Grads of the ‘80s and ‘90s can relive the glorious fun of their high school prom days for a good cause at the “Last Chance Prom” on Saturday, April 2.

The event, sponsored by the Town of Troutman, begins at 7 p.m. at Mary Lynn’s Event Center in Troutman.

Guests ages 21 or older can dig that ball gown out of the closet or dust off that suit and slay the dance floor to the best music of the last decades of the 20th century.

The event was the brainchild of Troutman residents Debra Lester and Allison Levis, who enjoyed attending the annual Second Prom fundraiser for Ace and TJ’s Grin Kids charity in Charlotte. Levis wanted to do a local version for community members to enjoy that benefits local charities.

Allison chose the event date of April 2, which happens to be World Autism Day. Since Lester has two adult sons with autism, choosing two charities that assist families challenged by this disorder was a natural fit to benefit from this year’s proceeds.

Lester’s son Drew came up with the moniker “Last Chance Prom,” which Lester laughingly said seemed an appropriate name for the target audience.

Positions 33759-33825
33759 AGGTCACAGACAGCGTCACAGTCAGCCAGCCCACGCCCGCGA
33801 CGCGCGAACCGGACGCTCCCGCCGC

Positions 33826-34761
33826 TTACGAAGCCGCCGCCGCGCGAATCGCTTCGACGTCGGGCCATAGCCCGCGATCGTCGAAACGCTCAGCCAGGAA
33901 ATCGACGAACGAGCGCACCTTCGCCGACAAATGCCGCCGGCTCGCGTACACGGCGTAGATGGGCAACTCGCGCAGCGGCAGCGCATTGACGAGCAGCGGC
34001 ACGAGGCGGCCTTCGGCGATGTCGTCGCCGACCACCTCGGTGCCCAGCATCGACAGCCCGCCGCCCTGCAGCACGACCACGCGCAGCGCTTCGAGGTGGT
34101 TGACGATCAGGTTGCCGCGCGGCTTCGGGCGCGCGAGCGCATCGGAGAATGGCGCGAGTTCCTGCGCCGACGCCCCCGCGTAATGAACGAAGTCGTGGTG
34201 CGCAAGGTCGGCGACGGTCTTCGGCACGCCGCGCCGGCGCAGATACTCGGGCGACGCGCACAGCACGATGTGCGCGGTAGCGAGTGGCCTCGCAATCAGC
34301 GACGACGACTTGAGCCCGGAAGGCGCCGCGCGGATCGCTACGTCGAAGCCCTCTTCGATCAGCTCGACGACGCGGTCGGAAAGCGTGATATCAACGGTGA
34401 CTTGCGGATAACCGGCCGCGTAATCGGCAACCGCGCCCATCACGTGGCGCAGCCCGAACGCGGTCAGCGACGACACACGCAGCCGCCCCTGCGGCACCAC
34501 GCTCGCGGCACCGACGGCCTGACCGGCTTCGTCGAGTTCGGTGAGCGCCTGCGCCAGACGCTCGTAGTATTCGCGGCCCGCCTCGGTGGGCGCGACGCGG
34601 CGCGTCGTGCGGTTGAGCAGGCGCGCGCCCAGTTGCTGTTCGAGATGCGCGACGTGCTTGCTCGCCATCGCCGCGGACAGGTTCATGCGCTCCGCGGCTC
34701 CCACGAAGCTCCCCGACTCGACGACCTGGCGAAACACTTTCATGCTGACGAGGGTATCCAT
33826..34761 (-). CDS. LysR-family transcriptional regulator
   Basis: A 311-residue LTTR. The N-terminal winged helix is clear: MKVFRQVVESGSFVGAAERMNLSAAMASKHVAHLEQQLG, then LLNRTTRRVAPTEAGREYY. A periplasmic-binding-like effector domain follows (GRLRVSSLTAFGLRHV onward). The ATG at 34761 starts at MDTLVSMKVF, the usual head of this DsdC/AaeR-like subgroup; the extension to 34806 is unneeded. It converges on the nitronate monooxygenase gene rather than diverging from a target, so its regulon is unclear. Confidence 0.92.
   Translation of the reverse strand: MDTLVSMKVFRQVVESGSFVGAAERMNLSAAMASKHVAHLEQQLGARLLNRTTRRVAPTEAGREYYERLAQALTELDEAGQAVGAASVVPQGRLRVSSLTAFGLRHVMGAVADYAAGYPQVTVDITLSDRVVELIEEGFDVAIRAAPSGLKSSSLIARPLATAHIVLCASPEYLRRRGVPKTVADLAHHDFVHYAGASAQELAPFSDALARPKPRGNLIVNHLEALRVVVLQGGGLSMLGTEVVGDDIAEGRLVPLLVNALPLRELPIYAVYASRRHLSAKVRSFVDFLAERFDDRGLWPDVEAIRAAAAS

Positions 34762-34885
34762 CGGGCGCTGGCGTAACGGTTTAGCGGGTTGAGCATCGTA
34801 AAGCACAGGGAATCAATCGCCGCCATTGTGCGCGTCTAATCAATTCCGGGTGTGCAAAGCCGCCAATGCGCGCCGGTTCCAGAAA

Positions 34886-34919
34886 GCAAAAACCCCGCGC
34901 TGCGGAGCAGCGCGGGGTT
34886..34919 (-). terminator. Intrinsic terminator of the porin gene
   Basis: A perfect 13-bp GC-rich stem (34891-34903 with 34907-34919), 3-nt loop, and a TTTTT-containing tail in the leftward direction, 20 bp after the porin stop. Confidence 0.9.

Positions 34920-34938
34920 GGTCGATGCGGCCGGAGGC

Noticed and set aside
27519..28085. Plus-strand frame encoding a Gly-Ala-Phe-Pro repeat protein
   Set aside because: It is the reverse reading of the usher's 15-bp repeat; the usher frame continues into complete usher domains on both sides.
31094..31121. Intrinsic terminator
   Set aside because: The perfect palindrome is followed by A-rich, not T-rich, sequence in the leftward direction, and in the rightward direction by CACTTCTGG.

Capacity is limited, so contact Troutman Parks and Recreation Chip Smith at to reserve tickets ($50 per person) and complete payment procedures.

A red-carpet arrival experience with picture opportunities will greet guests. The event will feature finger foods, a cash bar with beer and wine, a romantic decor, and a DJ spinning vintage tunes.

Proceeds for this event will benefit ACEing Autism and the Exceptional Children’s Assistance Center (ECAC).

ACEing Autism’s mission is for “children with autism to grow, develop and benefit from social connections and fitness through affordable tennis programming, uniquely serving individual needs while filling a national void for this growing and worthy population.”

The local program is available through the Lake Norman Tennis Center (205 Overhill Drive) in Mooresville. For more information, visit the website at

The Exceptional Children’s Assistance Center (ECAC) provides one-to-one assistance to parents, families, and self-advocates. Advisors can answer questions about the special education process, available community resources, parents’ rights, family engagement, and self-advocacy.

ECAC also provides training to families to develop their leadership skills to advocate for their own and other children with special needs.

The center also supports young people in their quest to become independent as possible. The youth leadership team meets monthly and conducts several trainings for teens related to transition and self-determination. To learn more, visit the website at